Take care and happy brewing 🙂

      • Thanks for your reply, Rogo. Indeed, from my experience, it is not only puerh which benefits from the use of a clay teapot. At one of our teachers’ class here in Taiwan, we made detailed comparisons of several high mountain oolongs brewed in a gaiwan, a small porcelain teapot, and a zhuni teapot. The latter clearly came out as the clear winner. Using a gaiwan allows to better enjoy the tea fragance, but usually not the body and aftertaste (because of the low extraction, I believe). And if one is not careful enough, you can get also rather bitter notes, which does not necessarily mean the tea is bad when evaluating it.

        As to duanni, I am glad to read that you are so fond of it. I too own several pots made of this type of clay and I think it is largely underestimated. People often use it with shu puerh, for which is very good at eliminating the undesirable ‘wo dui’ notes in these teas. In addition, as documented by Stephane at the teamasters blog, duanni is also good for highly roasted teas such like traditional Tie Guan Yin.

        Nevertheless, I bought this relatively high-fired duanni pot from a vendor here, which I initially started using for shu. But when I showed the pot to one of my teachers, she suggested to clean it by boiling thoroughly and try some sheng or gaoshan in it. I tried it with a powerful Nannuo sheng (and later with others) and it has been quite an nice experience. It made the bitterness which I had found by brewing it in other clays instantly go away, and the tea soup came much mellower and balanced, without affecting the fragance of the tea.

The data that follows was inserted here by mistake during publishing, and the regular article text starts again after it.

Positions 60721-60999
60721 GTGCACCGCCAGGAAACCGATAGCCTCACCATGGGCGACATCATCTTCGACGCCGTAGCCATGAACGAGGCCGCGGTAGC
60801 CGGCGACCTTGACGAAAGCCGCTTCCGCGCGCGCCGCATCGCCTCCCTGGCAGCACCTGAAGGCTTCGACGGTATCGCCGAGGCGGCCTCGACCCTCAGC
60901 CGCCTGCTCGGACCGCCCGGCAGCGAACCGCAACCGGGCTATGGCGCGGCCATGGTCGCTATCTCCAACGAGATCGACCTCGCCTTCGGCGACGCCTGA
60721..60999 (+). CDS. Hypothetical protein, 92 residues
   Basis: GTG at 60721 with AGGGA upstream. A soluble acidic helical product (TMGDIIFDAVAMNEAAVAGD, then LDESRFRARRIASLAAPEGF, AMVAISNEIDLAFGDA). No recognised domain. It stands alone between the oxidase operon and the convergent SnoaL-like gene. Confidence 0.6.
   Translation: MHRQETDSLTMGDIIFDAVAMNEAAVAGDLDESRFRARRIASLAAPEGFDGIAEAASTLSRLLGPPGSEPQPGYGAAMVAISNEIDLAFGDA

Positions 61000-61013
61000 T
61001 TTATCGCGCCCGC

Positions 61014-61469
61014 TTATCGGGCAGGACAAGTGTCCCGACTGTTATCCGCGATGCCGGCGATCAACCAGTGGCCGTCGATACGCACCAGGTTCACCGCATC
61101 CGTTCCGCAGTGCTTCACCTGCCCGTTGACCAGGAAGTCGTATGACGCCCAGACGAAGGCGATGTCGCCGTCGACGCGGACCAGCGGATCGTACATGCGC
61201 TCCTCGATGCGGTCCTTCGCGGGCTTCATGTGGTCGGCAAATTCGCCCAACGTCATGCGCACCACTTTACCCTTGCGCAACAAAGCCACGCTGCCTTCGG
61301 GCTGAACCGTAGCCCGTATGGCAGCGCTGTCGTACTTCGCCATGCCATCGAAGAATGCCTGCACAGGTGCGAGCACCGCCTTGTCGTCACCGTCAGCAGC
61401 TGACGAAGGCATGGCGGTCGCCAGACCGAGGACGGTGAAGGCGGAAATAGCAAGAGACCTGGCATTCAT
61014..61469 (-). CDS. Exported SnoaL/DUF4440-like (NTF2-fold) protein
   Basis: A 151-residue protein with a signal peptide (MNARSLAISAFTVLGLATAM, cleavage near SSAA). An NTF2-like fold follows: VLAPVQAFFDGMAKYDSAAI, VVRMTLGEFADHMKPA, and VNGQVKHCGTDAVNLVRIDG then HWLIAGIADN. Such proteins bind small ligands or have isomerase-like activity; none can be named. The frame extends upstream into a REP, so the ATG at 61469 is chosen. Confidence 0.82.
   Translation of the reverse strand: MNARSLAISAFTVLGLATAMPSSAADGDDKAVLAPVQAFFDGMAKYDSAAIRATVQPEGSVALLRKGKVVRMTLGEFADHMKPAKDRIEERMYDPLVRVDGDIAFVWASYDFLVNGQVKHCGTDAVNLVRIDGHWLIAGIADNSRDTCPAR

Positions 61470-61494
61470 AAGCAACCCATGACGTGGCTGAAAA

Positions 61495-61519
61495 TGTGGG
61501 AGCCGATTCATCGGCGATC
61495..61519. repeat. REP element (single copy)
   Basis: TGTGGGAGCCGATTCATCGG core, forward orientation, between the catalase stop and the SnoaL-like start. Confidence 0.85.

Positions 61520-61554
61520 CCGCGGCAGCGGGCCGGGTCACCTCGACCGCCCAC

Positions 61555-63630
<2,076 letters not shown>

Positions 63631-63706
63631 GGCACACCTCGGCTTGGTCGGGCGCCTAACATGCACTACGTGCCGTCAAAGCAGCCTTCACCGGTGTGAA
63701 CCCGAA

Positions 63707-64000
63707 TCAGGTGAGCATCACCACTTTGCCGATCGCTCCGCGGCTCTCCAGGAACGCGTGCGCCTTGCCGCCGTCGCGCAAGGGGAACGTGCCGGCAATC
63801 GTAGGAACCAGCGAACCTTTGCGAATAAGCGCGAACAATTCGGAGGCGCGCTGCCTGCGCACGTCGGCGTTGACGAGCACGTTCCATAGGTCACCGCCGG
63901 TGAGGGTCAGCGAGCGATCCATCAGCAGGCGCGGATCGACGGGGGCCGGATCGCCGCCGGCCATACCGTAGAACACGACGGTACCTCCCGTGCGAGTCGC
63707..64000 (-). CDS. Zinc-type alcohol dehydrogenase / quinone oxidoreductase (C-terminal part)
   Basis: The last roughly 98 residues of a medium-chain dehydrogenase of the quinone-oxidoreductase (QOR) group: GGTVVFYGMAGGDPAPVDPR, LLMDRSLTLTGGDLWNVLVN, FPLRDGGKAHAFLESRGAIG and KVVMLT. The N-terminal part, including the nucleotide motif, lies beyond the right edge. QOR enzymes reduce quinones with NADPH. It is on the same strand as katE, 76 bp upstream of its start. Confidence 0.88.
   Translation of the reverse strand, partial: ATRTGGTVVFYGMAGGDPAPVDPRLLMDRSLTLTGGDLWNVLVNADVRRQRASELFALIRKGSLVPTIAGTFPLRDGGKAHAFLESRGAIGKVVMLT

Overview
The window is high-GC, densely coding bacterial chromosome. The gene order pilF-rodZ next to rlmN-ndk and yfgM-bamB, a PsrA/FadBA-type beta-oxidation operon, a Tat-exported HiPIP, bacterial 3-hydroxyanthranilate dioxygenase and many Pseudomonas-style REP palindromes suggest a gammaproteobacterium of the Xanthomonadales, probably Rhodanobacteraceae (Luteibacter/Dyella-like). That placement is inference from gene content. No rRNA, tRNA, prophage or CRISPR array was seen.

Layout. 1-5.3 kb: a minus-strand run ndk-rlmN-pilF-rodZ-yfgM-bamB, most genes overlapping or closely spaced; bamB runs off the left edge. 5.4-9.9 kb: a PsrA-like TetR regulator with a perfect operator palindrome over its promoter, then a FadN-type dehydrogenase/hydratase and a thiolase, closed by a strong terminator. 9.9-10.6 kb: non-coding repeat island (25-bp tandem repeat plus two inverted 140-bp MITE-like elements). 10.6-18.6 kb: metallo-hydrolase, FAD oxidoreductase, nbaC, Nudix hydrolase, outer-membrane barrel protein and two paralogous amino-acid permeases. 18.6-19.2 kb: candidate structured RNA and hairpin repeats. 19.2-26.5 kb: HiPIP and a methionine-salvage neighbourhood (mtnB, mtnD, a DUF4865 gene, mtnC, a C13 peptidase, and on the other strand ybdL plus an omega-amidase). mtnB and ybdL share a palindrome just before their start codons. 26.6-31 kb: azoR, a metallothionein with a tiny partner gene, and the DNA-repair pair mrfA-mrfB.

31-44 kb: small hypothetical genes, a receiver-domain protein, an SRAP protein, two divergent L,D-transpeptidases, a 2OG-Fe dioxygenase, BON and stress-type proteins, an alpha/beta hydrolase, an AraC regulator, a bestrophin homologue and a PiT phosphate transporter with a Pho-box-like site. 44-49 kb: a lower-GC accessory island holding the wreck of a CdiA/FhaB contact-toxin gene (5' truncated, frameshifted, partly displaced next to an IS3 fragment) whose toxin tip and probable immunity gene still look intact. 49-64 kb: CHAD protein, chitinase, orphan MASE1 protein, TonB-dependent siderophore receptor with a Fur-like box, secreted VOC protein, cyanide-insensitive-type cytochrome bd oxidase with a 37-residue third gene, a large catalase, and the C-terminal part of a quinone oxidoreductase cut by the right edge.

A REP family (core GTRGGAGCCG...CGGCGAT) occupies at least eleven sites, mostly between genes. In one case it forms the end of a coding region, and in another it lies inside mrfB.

• Hi Miguel & Rogo,

      Thanks for the comments and sharing your perspective. While I definitely fall closer to the yixing magic clay skeptic category, I don’t disagree with anything you guys have said. Brewing in yixing or other clay vessels definitely can change the tea. That being said, I don’t think it is a guaranteed improvement of the tea. There are teas that I prefer in a gaiwan over clay. My personal opinion is that this has more to do with the heat retention, pour, etc. than any magical properties that clay posses.

      My main point would be that Yixing can feel like something that a tea drinker should inevitably dive into if they want to make a great cup of tea. I don’t believe this is the case, and think Yixing should be optional at best. There’s a strong collector/hype cost that anyone who wants legit yixing has to pay. Frankly, I think for folks on any sort of budget their money is better spent elsewhere.


  4. well nobody is really wrong or right here..i think it all depends on who you are talking to. if someone sees value in the possibilities that yixing offers and can afford it, then by all means. and if someone with very limited budget wants to get the yixing experience even with the risk of it not really being worth the $$ then they should go ahead with it too. the possibility of the yixing breaking before they even get to the seasoned teapot phase should also be considered tho.

    i appreciate that you showed us the differences between yixings that look more or less the same to the untrained eye. invaluable tips! i also look forward to more tea lovers who have seasoned a lot of yixings and give us more insight…i still have a lot to learn on clays and such..not to mention yixing in general.

    i did get a yixing today at a store that sells odds and ends..came with a cup too. but it had a broken lid that was seamlessly glued back together tho the pot itself has no cracks…but the paint/glaze inside seems to have been scraped off in some parts – or is that normal? lol. it is a pretty clean pot tho and would say it was only very slightly used. i feel like it is pretty safe but would like to hear what you think. in any case, i got it for less than a dollar 😀

    glad to hear that toxins are not found more in clay pots than anywhere else in this polluted earth…that does sound more plausible.